It looked as if someone cut blocked him, but he laughed it off afterward.
"That's football," he said. "I wasn't happy about it, but I got over it."
Fumbleruski, 10:45 a.m.: Gradkowski fumbled a snap exchange in one of his final drills. Perhaps Gruden should have saved his earlier comment for that moment.
Staying late, 11 a.m.: Don't discount Stovall's work ethic entering into a decision about the No. 2 receiver role. He's the only receiver I've seen stay late after every morning practice and take extra catches. Now, Clayton was out there late today, but Stovall stayed later and has done so every day so far. That has to mean something.
At the podium, 11:17 a.m.: Veteran DE Kevin Carter came to the podium for his sit-down with the media wearing a University of Florida hat. That didn't last long. After answering one question, a Bucs PR person handed Carter a Bucs hat and said he had to put it on. NFL regulations, you know.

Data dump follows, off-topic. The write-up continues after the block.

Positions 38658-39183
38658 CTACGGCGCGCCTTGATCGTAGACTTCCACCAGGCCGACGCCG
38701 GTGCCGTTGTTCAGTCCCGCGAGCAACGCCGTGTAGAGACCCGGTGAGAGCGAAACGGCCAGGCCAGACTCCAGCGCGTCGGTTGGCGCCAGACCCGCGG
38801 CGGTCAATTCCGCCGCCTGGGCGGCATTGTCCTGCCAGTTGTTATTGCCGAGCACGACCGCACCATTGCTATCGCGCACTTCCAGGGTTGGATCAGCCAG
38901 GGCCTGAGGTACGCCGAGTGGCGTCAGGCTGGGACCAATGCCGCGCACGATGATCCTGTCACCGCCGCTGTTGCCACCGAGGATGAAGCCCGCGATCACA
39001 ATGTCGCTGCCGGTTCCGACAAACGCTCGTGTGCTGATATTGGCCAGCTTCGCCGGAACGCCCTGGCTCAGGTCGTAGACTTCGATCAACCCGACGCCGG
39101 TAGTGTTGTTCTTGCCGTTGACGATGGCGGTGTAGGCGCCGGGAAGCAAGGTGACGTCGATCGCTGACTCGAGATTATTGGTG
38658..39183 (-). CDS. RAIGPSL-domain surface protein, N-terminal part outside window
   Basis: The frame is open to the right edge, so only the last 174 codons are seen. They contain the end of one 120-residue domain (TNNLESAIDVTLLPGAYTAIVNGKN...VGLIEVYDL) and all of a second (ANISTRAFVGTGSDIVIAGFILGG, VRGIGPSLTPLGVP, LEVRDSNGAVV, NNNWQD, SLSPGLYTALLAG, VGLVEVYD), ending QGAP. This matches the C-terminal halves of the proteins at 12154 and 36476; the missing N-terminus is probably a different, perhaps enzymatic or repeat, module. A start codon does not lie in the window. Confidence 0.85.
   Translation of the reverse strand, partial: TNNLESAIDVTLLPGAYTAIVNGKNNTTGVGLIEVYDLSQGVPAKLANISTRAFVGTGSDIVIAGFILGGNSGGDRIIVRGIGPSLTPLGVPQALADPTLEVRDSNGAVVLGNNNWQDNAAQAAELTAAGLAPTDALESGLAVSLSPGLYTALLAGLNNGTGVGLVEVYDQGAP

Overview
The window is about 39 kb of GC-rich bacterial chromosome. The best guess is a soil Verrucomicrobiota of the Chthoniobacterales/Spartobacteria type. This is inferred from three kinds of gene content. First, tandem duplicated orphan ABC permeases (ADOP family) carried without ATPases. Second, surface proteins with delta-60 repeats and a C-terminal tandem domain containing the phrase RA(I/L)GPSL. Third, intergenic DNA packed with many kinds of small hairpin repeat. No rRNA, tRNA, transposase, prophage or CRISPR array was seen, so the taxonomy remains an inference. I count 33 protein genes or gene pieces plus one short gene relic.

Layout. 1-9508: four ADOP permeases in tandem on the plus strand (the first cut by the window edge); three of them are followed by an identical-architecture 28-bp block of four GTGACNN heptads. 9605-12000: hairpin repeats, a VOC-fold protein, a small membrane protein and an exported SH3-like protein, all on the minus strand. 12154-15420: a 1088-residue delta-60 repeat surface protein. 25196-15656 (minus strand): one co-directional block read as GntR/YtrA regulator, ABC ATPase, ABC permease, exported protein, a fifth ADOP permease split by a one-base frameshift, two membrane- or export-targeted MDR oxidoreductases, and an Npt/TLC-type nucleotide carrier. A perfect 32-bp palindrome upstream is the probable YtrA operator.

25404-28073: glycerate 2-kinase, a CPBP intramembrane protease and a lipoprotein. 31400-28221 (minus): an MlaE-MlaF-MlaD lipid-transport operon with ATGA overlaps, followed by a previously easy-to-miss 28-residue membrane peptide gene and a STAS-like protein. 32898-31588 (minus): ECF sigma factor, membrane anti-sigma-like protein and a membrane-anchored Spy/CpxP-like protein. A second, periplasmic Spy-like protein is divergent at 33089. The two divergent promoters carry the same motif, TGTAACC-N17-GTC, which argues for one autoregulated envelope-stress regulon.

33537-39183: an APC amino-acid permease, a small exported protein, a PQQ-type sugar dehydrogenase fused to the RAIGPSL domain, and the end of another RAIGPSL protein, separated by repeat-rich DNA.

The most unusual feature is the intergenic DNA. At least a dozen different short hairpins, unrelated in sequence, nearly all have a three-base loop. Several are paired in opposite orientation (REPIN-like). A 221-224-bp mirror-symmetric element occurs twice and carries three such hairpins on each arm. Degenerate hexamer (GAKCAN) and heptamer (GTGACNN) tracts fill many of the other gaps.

Carter had a comment after his interview was over.
"I going to keep this hat by the way," Carter said to the PR guy. "I can't believe they made me take my Florida hat off."
At the podium, 11:40 a.m.: The odd couple — WR Michael Clayton and RB Cadillac Williams — are still training camp roomies after all this time. And, Clayton's getting more considerate.
"He's a married man now, so he's not as bad as he used to be," Williams said. "He still has some bad habits, but he's getting better."
Check in with BucsBlitz.com later today for an updated version of this story, complete with afternoon practice notes.
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Matthew Postins covers the Buccaneers for BucsBlitz.com and the Charlotte Sun-Herald in Port Charlotte, Fla. He is a member of the Pro Football Writers Association. Included among his more than two dozen writing and editing awards are national awards from the PFWA, the National Newspaper Association and the Associated Press Sports Editors, and state awards from the Florida Press Club and the Florida Sports Writers Association, for his coverage of the Buccaneers since 2004.